Sean Young

During the first few classes, I was extremely nervous and worried about how daunting the classes’ work load seemed. Creating webpages was something new for me. That first time Terri came to our class and explained how Dreamweaver worked, I felt overwhelmed! However, after experimenting for an hour or two, I started to easily get the hang of the system.

My first personal webpage wasn’t aesthetically the best; in fact the design was pretty horrible and random. However, my navigation bars, links, text, and pictures all blended together and I was very proud of my first website creation. I actually enjoyed the process of making the website. After my first project, using Dreamweaver came to me like second nature. I had the best time trying to envision and design the last two projects so that the websites looked pleasing to the eye, yet not over crowded. With the perfect amount of pictures, text, variety of placement, and great use of links/navigation bars, I am extremely pleased with my design layout of the final two webpages.

Of course, design isn’t everything. The actual text in a website matters a great deal. This class taught me that revising is necessary. Not only did I have to revise my webpage writing, but I had to create a linear version from it. This took time and dedication, yet in the end helped the writing as a whole a lot in my opinion. By writing a linear version from a hypertext version, I had to think about what information was unnecessary and what I might need to add to keep the linear version’s writing smooth and connected. By doing this, I could go back to the hypertext writing and maybe add something important that I overlooked, or delete parts that were totally just unrelated.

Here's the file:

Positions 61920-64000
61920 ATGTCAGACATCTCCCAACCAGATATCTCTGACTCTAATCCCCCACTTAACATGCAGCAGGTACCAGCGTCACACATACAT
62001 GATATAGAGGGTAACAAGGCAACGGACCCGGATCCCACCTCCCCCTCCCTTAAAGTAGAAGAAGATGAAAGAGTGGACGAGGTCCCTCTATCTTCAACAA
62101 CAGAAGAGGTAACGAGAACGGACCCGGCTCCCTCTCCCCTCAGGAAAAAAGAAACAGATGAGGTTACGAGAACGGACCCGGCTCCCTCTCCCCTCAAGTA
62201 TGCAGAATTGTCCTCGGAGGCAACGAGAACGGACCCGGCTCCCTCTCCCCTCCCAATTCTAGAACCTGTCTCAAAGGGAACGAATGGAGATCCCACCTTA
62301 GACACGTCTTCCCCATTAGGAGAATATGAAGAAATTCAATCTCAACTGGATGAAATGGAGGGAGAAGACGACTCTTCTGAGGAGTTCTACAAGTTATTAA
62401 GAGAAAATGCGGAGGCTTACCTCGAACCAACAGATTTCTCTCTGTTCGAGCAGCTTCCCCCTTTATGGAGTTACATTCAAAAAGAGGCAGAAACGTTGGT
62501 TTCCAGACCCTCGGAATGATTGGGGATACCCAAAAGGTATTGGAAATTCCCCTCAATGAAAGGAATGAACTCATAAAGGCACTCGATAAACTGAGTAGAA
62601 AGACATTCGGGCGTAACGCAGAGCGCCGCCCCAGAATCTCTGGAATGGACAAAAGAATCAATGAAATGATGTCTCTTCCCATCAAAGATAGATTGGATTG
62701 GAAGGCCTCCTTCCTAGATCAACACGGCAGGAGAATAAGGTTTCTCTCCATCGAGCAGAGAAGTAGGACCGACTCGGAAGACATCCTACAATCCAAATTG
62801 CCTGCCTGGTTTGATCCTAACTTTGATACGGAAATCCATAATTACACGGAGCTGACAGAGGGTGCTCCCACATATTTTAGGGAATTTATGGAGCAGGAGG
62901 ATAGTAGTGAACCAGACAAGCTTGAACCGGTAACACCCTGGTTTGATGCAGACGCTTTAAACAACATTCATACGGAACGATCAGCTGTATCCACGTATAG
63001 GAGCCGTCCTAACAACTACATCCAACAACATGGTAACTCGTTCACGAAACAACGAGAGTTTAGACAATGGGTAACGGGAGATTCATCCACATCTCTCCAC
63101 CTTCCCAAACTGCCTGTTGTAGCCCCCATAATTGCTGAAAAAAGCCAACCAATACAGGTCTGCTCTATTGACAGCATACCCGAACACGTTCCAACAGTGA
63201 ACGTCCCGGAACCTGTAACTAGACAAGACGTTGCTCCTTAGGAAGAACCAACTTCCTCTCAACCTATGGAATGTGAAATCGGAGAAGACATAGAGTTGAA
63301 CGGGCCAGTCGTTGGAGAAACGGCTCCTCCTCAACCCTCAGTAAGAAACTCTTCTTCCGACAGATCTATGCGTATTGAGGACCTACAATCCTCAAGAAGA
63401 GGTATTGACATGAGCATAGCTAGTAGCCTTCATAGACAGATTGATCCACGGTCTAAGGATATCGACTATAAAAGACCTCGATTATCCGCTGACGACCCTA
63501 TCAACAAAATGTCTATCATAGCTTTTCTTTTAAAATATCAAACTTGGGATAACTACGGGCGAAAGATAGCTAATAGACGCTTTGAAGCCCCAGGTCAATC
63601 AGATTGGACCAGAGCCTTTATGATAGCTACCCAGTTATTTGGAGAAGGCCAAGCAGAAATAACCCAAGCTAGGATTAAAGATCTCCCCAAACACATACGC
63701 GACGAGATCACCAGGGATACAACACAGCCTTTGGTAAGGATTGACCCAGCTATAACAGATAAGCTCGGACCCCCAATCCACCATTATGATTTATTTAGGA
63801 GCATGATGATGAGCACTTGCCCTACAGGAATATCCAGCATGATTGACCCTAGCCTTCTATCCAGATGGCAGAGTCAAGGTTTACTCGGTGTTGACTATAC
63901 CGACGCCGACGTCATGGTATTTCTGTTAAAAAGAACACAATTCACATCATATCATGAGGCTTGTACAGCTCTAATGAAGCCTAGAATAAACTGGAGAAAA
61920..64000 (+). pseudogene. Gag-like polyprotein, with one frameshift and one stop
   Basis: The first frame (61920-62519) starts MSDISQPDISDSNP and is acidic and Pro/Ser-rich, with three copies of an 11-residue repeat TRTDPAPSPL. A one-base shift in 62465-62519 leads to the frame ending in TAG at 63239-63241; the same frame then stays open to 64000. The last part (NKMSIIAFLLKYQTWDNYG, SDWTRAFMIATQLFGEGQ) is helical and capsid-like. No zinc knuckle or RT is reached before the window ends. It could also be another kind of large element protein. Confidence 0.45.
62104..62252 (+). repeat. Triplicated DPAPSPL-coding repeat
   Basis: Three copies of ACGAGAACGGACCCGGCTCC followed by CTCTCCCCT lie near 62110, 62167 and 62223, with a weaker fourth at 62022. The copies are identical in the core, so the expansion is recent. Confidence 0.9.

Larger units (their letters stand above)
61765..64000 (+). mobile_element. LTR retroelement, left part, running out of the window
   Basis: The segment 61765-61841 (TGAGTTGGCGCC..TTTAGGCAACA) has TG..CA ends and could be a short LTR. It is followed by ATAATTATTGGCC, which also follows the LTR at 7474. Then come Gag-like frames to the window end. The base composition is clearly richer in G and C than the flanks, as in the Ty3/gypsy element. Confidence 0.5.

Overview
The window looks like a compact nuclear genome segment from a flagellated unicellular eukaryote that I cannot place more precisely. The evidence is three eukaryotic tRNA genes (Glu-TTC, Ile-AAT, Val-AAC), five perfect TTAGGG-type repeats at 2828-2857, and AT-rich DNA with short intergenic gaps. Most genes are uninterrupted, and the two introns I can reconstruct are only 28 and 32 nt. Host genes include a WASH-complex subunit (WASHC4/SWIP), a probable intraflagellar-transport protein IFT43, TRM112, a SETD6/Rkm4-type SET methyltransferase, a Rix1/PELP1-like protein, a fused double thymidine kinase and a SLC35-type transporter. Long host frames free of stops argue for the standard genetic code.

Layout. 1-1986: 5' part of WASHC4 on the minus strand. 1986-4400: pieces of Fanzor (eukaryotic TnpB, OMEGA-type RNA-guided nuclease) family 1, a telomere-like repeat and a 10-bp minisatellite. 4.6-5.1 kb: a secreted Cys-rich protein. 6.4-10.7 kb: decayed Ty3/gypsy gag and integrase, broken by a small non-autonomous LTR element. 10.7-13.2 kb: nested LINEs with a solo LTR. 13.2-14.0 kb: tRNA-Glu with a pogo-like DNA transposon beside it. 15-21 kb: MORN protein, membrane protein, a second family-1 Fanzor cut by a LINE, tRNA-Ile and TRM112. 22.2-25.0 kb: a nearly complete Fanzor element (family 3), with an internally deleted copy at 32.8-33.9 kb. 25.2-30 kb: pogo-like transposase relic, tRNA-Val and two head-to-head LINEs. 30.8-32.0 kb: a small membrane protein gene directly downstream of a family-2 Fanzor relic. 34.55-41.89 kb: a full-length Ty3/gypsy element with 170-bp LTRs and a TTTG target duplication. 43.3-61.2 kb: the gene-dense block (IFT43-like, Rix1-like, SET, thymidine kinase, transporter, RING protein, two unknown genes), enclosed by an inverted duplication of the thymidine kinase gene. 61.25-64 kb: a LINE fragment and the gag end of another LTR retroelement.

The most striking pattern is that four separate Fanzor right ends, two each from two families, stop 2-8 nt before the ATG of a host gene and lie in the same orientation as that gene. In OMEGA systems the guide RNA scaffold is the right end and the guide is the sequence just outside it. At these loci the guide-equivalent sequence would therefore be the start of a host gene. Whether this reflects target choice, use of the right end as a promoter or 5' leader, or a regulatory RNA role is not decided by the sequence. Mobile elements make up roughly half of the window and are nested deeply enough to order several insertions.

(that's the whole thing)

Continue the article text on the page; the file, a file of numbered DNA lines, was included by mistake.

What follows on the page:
However, my first linear essay wasn’t that much different than the actual text from my webpage. Only when I did the research hypertext, did I have to change almost all of the writing to create the linear essay. Without a doubt, I used much more information found in my review of the literature and various sources cited in my annotated bibliography than from my research webpage. Thus it was harder and took more time and effort to create the linear essay for my research hypertext. But the extra work did help my writing. I changed a lot of wording in my final revision for my webpage due to my work on the linear essay.

Critical thinking was also important to creating the hypertexts, especially the text portion. I have three quotes from the critical thinking quote page that I thought followed my process of thinking. Here are the quotes and my thoughts:
"Thus, critical thinking involves: following evidence where it leads; considering all possibilities; relying on reason rather than emotion; being precise; considering a variety of possible viewpoints and explanations; weighing the effects of motives and biases; being concerned more with finding the truth than with being right; not rejecting unpopular views out of hand; being aware of one's own prejudices and biases, and not allowing them to sway one's judgment."